Video sequences as dynamical models. A crucial point here is that, to be described by a single tensorial model, all observations have to be in the form of vectors of the same size. Therefore, in order to apply tensor modeling to image sequences, we need to encode such sequences as vectors of the same length. An effective way to do this is to use parameter identification algorithms to represent each video sequence (or best, each sequence of feature measurements extracted from the images) as a simple dynamical model, such as a hidden Markov models (see Figure 2). HMMs have been often used in the past as a way of encoding motions in a compact way and cope with issues such as time warping, especially in the context of action/activity recognition. They represent actions such as the walking gait as a finite state dynamical model, whose parameters can be collected in a single observation vector of a fixed size for each sequence.

In alternative, simple linear dynamical models such as autoregressive or ARMA models can be employed to describe the dynamic of the walking gait, drawing inspiration from the impressive results obtained when representing dynamic textures in this way. Regardless the class of model used to represent each individual sequence, a tensorial model can be built from a training set of walking gaits and used to later classify new videos. The overall framework is illustrated in Figure 3.

 Background

An application close to commercial maturity. The potential for a commercial exploitation of a functioning behavioral biometric system is enormous. It is widely recognized that traditional biometrics are inadequate to deal with non cooperative scenarios which characterize the present challenges to collective security. Unlike other biometrics, gait identification can be performed at a distance, with low resolution cameras, without requiring neither collaboration nor awareness on the subject’s side. The field is mature to move from simplified experimental settings to more realistic outdoor tests. For instance, DARPA funds a group in the Columbia Automated Vision Environment (CAVE) at Columbia University working on the problem of identifying people in bad weather: http://www1.cs.columbia.edu/CAVE/HIDweather/.

Political and industrial background. In the perspective of future commercial or public exploitation of behavioral biometrics, this is just the right time for the UK to take the lead in this field. As a matter of fact, several funding bodies in foreign countries or at European level have already recognized the potential value of behavioral biometrics in future surveillance and security scenarios. The initiative on human ID was originally launched by DARPA several years ago with a 50 million dollar project of enormous impact: http://infowar.net/tia/www.darpa.mil/iao/HID.htm.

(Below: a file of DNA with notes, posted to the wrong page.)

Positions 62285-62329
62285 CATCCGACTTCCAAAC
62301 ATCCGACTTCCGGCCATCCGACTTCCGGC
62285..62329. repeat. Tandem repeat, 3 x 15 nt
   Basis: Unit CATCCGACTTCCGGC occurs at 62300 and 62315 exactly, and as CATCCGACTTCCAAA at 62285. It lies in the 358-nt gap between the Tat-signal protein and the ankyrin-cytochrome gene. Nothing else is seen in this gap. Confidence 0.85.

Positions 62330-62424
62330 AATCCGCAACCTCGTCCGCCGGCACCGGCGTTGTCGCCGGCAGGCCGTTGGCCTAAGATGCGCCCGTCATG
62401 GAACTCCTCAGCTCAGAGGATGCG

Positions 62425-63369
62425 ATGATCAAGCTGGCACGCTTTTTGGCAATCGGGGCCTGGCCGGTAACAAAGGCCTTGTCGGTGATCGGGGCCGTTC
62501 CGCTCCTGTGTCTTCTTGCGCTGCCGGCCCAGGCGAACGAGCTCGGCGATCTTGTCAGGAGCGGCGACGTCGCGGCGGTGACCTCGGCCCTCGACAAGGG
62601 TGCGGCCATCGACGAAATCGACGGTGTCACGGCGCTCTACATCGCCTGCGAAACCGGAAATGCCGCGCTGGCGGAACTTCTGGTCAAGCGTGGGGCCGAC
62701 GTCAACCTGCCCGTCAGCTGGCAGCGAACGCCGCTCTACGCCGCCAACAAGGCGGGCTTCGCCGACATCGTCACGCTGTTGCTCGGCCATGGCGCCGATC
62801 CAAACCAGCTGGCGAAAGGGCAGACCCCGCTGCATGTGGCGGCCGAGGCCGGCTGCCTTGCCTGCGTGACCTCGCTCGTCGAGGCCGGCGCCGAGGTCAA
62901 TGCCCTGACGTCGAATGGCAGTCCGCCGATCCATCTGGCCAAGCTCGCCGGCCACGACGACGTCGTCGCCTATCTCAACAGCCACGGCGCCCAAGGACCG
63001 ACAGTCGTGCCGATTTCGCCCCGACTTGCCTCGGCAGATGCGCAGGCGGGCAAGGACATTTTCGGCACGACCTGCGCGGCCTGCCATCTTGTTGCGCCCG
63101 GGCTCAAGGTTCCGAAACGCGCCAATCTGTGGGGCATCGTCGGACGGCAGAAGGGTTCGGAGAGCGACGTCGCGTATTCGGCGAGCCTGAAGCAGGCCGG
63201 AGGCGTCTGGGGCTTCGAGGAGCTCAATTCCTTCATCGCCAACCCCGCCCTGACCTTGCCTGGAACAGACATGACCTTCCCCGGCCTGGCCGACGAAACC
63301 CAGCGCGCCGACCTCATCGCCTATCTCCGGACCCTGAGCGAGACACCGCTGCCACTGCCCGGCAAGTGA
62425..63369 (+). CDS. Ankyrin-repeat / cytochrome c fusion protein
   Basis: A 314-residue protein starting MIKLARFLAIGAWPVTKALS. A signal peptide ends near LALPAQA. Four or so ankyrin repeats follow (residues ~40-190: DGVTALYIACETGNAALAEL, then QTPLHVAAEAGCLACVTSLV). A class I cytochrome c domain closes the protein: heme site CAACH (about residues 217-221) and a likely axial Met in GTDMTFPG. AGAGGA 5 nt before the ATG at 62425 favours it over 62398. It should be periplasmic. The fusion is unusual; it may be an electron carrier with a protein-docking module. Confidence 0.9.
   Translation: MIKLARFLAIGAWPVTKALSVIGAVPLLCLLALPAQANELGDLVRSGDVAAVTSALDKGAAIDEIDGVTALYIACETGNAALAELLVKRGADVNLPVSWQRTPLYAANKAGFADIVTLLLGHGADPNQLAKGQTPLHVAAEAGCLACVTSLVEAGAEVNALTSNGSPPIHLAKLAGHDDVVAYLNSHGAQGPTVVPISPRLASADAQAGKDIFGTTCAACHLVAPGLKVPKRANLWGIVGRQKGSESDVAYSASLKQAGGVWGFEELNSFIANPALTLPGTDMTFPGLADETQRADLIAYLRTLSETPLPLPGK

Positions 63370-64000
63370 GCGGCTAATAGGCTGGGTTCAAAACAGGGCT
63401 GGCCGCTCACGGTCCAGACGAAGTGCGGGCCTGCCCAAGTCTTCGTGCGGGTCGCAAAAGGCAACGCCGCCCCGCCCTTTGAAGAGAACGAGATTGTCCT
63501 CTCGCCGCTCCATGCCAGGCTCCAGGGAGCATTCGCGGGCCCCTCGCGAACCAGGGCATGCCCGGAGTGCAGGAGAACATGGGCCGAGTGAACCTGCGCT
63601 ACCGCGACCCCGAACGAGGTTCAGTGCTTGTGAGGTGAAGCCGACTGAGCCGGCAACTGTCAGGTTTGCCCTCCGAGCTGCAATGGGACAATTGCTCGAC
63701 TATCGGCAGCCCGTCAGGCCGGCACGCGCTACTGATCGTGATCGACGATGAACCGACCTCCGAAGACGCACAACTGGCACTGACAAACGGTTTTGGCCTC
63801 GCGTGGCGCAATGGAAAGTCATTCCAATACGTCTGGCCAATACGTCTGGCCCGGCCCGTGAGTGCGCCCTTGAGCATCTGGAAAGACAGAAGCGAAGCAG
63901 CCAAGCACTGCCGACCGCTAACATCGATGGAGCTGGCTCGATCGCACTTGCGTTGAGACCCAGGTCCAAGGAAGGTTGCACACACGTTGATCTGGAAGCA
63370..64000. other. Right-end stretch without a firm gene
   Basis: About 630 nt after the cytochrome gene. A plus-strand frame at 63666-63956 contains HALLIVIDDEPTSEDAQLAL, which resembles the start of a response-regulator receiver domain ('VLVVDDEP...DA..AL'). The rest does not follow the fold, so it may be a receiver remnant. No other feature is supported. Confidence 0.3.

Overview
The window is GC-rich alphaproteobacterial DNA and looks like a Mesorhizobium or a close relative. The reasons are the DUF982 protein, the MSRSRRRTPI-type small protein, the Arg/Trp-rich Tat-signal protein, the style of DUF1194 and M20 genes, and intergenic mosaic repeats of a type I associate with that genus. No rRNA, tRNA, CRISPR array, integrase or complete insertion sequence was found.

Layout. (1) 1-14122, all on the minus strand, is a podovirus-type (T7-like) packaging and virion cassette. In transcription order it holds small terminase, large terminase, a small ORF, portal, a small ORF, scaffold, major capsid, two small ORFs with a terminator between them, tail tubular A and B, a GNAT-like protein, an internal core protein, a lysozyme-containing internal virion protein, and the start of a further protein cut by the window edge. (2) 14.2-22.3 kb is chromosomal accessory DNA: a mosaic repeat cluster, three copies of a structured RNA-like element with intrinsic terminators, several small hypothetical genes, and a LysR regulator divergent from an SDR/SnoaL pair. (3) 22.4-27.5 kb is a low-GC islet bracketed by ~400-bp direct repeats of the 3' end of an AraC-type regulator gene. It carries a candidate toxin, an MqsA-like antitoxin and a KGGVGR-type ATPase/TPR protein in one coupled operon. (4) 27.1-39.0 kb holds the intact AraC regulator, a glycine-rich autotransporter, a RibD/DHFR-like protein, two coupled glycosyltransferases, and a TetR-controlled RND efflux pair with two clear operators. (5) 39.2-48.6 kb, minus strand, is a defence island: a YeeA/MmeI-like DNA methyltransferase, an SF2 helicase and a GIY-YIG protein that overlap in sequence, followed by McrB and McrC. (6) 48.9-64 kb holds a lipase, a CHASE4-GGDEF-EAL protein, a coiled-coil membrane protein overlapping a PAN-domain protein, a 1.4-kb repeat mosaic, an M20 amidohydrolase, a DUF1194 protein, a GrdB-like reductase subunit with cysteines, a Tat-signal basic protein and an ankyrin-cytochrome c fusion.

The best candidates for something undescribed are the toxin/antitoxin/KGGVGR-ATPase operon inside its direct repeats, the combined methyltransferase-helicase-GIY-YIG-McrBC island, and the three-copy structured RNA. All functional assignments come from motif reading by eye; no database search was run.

The US has even funded related research in Europe under the EUROPEAN RESEARCH OFFICE OF THE U.S. ARMY, who sponsored such research at the University of Southampton from 2000-2004. DARPA is still supporting this strategy by launching a new search engine for video surveillance footage: http://arstechnica.com/old/content/2008/10/darpa-building--search-engine-for-video-surveillance-footage.ars.

The EU has recently funded a STREP called HUMABIO whose focus is on combining “new types of biometrics with state of the art sensorial technologies in order to enhance security in a wide spectrum of applications like transportation safety and continuous authentication in safety critical environments”: http://www.humabio-eu.org/.

On its side, Royal Society and Natural Science Foundation of China (NSFC) funded an International Joint Grant Scheme to develop models for the fusion of multiple biometrics (human face and gait) in robust and efficient non-intrusive person identification from a distance: http://www.dcs.qmul.ac.uk/˜sgg/NSFC_RSL/index.html.

Similar initiatives have been funded by the Japanese National Institute of Advanced Industrial Science and Technology: http://www.aist.go.jp.

In the UK, EPSRC has recognized the growing importance of behavioral biometrics by supporting an International Centre for Advanced Research in Identification Science (ICARIS - EPSRC Reference: GR/S66671/01). The network’s ambitious aim is to promote innovative, integrated and advanced inter-disciplinary research in human identification science in order to meet the national human identification knowledge needs for the forthcoming 5-20 years. Another small project on the feasibility of footsteps as a biometric has just ended. More efforts are necessary in order to ensure the UK competitiveness in this promising discipline in the shortmedium term.

 Datasets

 Bibliography